Ukrainian varsities ask Indians to return or join transfer programmes

Authorities from Ukrainian universities want Indian students to resume classes, asking them to either return to campus despite risks, temporarily join online classes or enrol through varsities in other countries.

Some universities, which are in the worst-hit war zones with considerable damage to their facilities, are taking up the last option — asking students to take up “mobility” or transfer programmes. The Ukrainian universities have tied up with certain institutes in the rest of Europe where they will continue to study as their exchange students.

As the next semester for most Ukrainian universities begins on September 1, students have been given until next week to clear the fees and make a decision. Some universities have also told students that they wrote to the National Medical Council (NCM) in India as well as the Indian embassy in Ukraine. These universities said they did not get clarity from them on the decision for Ukraine-returned medical students or the validity of continuing online classes.

Dr Audhoot Nidgude, a representative of MD House in Maharashtra, said options for continuing online classes or mobility to other countries were being considered, but didn’t give any further detail. MD House is an agency that recruits students for the Bokovinian State Medical University (BSMU) in Chernivtsi, which has over 1,800 Indian students.

However, a few students of BSMU shared a letter with The Indian Express which said the university is resuming classes in offline mode for those who can come to Ukraine while online mode will be offered to those who can’t go back at the moment.

“We recommend transit visas through countries bordering the Chernivtsi region, like Moldova or Romania, to arrive at BSMU. The tuition fees have to be paid until August 26 which indicates students’ decision to continue learning at our university,” said the letter.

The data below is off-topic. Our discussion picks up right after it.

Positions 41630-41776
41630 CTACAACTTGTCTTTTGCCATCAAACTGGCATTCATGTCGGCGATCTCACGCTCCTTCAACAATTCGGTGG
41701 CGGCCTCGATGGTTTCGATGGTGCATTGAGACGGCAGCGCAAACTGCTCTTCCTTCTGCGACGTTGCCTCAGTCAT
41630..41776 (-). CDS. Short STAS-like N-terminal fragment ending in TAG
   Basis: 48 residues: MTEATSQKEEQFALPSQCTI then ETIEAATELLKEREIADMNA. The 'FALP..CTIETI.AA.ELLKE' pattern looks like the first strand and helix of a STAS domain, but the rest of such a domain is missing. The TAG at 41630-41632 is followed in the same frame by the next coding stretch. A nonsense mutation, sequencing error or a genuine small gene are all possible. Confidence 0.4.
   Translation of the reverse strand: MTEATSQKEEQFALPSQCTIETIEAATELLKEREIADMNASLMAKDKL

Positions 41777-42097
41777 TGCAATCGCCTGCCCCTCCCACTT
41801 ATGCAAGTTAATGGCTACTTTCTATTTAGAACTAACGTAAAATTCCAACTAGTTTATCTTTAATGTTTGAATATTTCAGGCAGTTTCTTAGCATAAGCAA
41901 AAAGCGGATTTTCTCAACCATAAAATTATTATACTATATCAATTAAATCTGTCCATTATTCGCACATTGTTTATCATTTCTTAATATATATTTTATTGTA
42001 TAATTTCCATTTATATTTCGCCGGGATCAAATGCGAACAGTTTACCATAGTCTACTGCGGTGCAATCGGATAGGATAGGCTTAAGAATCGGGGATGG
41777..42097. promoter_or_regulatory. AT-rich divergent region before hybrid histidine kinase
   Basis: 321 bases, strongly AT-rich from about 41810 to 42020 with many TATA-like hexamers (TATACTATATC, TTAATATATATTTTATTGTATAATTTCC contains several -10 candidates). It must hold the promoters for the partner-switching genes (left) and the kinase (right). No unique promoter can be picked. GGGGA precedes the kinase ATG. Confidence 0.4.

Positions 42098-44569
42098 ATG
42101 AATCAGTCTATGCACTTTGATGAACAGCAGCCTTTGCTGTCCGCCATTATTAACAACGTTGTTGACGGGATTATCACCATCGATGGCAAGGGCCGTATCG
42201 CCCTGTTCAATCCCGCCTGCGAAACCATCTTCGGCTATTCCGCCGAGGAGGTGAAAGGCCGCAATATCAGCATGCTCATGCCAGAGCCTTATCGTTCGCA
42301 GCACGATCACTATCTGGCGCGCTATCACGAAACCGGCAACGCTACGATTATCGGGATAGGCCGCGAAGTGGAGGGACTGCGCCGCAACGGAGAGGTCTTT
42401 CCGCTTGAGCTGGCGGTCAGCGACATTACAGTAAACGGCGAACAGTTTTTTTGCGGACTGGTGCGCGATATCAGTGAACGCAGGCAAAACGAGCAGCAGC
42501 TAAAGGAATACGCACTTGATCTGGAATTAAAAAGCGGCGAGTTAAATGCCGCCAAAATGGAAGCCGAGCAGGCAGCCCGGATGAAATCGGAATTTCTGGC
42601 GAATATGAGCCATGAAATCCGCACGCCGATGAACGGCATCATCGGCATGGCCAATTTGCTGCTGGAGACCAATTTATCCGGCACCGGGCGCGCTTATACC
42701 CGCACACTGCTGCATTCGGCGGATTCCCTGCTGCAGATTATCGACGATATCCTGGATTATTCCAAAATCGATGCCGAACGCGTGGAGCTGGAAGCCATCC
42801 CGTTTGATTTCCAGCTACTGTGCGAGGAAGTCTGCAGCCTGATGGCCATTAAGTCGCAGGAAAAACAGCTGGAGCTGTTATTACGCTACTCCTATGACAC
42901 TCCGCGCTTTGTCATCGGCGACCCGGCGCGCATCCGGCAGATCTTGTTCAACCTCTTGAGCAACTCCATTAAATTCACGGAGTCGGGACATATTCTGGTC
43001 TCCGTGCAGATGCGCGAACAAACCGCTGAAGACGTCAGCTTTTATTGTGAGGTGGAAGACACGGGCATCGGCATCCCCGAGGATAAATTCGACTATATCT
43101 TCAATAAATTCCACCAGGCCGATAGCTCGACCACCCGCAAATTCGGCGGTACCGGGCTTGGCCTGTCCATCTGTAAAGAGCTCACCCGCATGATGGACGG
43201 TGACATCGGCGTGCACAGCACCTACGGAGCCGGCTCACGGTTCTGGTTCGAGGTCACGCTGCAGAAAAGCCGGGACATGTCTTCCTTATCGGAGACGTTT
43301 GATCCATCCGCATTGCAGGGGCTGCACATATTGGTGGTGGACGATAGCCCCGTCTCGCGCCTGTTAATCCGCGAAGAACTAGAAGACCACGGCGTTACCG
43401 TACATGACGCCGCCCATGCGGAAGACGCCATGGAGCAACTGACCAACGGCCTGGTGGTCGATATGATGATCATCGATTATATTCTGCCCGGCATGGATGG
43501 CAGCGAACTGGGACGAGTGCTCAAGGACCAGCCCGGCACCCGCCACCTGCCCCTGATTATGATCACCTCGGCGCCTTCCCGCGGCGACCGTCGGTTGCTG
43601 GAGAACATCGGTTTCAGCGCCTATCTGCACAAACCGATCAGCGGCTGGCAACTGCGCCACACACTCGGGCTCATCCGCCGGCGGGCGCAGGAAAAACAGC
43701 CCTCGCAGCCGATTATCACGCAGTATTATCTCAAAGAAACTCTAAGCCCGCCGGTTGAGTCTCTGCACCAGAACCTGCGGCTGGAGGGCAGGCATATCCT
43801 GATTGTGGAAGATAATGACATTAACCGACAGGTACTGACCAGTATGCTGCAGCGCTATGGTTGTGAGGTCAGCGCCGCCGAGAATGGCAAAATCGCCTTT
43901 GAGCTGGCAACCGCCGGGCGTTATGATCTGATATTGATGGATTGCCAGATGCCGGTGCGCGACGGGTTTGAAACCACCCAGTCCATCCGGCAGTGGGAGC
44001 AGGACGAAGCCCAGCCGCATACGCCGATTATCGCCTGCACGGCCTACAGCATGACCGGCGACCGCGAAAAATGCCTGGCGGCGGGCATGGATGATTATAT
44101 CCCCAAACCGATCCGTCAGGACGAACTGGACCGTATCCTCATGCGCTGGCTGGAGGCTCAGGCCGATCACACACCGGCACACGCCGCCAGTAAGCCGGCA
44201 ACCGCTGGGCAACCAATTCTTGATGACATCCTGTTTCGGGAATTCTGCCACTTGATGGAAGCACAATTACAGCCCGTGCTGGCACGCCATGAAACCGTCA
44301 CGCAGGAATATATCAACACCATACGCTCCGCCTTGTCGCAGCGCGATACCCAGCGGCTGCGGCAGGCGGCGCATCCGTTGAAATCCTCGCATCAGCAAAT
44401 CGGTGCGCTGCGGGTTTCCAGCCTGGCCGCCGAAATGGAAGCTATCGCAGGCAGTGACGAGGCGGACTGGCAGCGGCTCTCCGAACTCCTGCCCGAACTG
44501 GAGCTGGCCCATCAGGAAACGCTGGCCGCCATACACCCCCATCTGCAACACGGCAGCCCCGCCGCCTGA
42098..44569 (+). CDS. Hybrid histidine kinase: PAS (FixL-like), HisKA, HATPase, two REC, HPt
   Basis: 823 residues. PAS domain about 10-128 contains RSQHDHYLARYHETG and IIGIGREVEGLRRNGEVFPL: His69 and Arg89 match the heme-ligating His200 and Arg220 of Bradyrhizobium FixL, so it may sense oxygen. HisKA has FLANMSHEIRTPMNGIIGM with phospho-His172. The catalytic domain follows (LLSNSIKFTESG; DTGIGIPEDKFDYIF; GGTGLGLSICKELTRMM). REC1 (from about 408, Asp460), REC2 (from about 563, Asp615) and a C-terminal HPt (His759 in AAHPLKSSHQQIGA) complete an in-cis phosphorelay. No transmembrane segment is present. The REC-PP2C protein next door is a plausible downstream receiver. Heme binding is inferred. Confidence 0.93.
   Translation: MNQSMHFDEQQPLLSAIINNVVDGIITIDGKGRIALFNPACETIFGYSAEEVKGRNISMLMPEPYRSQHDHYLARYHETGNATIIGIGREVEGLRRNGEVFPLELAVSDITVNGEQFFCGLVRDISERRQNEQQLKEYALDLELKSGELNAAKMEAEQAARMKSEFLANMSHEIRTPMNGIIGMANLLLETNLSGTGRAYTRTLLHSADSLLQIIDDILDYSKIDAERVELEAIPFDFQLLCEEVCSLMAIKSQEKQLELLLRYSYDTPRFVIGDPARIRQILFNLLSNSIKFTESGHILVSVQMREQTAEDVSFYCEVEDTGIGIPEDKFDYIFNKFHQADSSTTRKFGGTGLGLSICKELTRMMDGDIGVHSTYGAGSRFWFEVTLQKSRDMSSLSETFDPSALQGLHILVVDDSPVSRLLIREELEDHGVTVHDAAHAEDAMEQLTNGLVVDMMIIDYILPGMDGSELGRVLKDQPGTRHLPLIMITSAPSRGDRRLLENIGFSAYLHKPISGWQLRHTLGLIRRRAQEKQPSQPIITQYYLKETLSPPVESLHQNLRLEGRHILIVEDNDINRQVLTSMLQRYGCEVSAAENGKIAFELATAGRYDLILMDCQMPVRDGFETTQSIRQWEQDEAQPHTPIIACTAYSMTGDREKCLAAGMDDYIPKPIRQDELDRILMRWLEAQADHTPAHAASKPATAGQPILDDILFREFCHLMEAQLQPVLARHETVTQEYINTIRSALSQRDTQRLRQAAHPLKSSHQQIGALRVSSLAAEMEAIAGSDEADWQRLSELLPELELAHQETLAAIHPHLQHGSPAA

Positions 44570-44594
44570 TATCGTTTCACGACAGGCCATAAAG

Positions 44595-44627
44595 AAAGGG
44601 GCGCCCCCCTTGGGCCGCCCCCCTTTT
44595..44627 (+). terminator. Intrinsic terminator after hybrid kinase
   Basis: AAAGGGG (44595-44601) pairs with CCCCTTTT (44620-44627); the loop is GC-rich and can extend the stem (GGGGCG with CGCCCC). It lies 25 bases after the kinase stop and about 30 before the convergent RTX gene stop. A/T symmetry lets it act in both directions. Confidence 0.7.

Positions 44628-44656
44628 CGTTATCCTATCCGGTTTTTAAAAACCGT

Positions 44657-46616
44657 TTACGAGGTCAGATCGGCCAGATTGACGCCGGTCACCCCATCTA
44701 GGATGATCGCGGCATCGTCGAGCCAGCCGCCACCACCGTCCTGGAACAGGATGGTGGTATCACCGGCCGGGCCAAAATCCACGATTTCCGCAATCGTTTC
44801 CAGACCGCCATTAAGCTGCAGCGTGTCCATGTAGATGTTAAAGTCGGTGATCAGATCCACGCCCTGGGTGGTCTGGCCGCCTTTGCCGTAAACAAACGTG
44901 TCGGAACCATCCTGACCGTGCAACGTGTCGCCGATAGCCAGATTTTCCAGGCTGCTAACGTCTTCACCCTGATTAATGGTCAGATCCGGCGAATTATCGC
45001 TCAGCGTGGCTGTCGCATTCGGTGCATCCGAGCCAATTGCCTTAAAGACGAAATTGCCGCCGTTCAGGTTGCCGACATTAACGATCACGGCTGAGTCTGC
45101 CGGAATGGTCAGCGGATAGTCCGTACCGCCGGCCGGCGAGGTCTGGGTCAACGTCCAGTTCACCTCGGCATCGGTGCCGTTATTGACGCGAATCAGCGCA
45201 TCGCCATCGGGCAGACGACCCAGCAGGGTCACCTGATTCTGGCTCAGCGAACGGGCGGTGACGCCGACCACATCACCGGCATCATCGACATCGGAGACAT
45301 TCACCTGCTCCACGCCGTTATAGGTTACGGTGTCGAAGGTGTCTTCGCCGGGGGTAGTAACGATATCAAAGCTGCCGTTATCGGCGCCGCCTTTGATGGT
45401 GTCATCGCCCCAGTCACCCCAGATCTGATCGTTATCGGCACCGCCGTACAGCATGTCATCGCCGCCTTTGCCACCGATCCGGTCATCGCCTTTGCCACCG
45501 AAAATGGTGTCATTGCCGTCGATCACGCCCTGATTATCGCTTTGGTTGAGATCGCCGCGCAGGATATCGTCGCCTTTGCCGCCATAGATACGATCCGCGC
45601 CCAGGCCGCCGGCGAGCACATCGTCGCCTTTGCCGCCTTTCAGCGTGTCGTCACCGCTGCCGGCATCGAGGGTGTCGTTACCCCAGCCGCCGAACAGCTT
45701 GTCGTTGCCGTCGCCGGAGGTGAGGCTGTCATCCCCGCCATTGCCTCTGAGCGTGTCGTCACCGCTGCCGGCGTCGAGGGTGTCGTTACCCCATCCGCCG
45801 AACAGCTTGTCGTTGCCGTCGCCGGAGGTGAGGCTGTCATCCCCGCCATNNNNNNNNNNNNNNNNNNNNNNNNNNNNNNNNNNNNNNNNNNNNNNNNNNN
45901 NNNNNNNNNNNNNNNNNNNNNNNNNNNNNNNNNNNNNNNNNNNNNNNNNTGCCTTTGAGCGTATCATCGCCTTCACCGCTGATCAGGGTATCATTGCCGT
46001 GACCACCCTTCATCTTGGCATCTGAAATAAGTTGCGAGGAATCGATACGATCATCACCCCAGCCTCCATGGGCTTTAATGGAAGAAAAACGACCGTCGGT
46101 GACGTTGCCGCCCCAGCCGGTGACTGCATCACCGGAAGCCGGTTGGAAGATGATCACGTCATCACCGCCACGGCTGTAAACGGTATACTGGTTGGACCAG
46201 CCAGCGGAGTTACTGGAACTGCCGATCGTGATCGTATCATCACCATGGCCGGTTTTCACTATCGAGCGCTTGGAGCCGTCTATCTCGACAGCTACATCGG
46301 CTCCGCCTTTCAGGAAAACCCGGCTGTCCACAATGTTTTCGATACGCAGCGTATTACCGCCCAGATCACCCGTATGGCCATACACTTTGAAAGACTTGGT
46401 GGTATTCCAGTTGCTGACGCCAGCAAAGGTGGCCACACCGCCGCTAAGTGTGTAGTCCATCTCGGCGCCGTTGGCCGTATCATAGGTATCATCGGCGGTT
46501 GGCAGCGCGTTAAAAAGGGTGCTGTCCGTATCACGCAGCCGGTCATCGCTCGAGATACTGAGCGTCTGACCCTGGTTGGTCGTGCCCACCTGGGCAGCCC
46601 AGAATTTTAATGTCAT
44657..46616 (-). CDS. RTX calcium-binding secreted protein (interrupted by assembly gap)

A student of Taras Shevchenko National Medical University in Kyiv, one of the affected areas, also confirmed it has informed students about the resumption of offline classes. The university has also said it is also trying to arrange mobility programmes in Georgia or Poland.

BSMU, in its letter, acknowledged that there are restrictions on online education in some countries but they still don’t know the official position of the NMC or the Indian Government, despite writing to them..

Students at the Kharkiv National Medical University (KNMU) said the official partner for recruiting Indian students to the varsity, Bob Trade Education Group, has offered a transfer.

Mudit Mehrotra, a third-year student at KNMU who is currently in his hometown of Varanasi, said the agency is expected to transfer students to Georgia. “The process is going on and is expected to go on till mid-October which means we can go there by then,” said Mehrotra.

However, even as students of other universities are still grappling with uncertainties, Pranjal Kaushik, who studies at the Dnipro State Medical University and is currently in Chhattisgarh’s Bhilai, said a number of options had been
offered by the varsity.

“They have offered us four formats; one option is to continue online study at the university by staying in the same country of residence. A second option is a mixed form of study if we plan to go to Dnipro, which involves online theoretical classes and practical classes. A third format is a mixed form of education with the involvement of foreign partner universities and the fourth option is to study at a partner university in an academic mobility program during one or two semesters,” he said.

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